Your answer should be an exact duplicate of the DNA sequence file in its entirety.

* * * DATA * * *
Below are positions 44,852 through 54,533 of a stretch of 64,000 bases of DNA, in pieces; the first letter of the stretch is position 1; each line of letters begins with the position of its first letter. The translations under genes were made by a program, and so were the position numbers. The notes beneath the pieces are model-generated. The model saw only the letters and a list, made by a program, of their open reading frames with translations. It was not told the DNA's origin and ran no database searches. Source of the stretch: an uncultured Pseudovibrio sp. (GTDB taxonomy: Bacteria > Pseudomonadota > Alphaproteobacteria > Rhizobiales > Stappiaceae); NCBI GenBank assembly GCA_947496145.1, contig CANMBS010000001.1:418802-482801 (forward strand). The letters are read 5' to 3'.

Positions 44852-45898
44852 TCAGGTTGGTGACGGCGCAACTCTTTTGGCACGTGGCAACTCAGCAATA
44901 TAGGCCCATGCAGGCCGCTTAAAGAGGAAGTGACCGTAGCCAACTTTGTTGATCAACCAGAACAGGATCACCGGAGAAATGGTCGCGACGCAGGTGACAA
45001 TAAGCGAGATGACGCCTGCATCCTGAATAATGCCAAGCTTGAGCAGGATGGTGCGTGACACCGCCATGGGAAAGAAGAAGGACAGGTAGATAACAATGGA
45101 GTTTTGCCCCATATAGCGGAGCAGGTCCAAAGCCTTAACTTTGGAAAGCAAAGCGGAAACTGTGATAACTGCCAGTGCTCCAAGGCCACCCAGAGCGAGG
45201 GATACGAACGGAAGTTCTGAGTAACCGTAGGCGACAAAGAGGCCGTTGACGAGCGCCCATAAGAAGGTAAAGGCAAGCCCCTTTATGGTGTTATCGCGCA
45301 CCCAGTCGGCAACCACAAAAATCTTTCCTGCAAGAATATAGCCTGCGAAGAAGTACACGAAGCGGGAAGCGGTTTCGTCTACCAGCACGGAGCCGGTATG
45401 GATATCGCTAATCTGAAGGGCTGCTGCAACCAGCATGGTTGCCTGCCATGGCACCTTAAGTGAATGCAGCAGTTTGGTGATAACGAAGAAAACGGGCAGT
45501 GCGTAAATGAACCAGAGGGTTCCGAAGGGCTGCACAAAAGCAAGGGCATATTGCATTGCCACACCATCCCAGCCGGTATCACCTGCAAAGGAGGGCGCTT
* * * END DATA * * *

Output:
Below are positions 44,852 through 54,533 of a stretch of 64,000 bases of DNA, in pieces; the first letter of the stretch is position 1; each line of letters begins with the position of its first letter. The translations under genes were made by a program, and so were the position numbers. The notes beneath the pieces are model-generated. The model saw only the letters and a list, made by a program, of their open reading frames with translations. It was not told the DNA's origin and ran no database searches. Source of the stretch: an uncultured Pseudovibrio sp. (GTDB taxonomy: Bacteria > Pseudomonadota > Alphaproteobacteria > Rhizobiales > Stappiaceae); NCBI GenBank assembly GCA_947496145.1, contig CANMBS010000001.1:418802-482801 (forward strand). The letters are read 5' to 3'.

Positions 44852-45898
44852 TCAGGTTGGTGACGGCGCAACTCTTTTGGCACGTGGCAACTCAGCAATA
44901 TAGGCCCATGCAGGCCGCTTAAAGAGGAAGTGACCGTAGCCAACTTTGTTGATCAACCAGAACAGGATCACCGGAGAAATGGTCGCGACGCAGGTGACAA
45001 TAAGCGAGATGACGCCTGCATCCTGAATAATGCCAAGCTTGAGCAGGATGGTGCGTGACACCGCCATGGGAAAGAAGAAGGACAGGTAGATAACAATGGA
45101 GTTTTGCCCCATATAGCGGAGCAGGTCCAAAGCCTTAACTTTGGAAAGCAAAGCGGAAACTGTGATAACTGCCAGTGCTCCAAGGCCACCCAGAGCGAGG
45201 GATACGAACGGAAGTTCTGAGTAACCGTAGGCGACAAAGAGGCCGTTGACGAGCGCCCATAAGAAGGTAAAGGCAAGCCCCTTTATGGTGTTATCGCGCA
45301 CCCAGTCGGCAACCACAAAAATCTTTCCTGCAAGAATATAGCCTGCGAAGAAGTACACGAAGCGGGAAGCGGTTTCGTCTACCAGCACGGAGCCGGTATG
45401 GATATCGCTAATCTGAAGGGCTGCTGCAACCAGCATGGTTGCCTGCCATGGCACCTTAAGTGAATGCAGCAGTTTGGTGATAACGAAGAAAACGGGCAGT
45501 GCGTAAATGAACCAGAGGGTTCCGAAGGGCTGCACAAAAGCAAGGGCATATTGCATTGCCACACCATCCCAGCCGGTATCACCTGCAAAGGAGGGCGCTT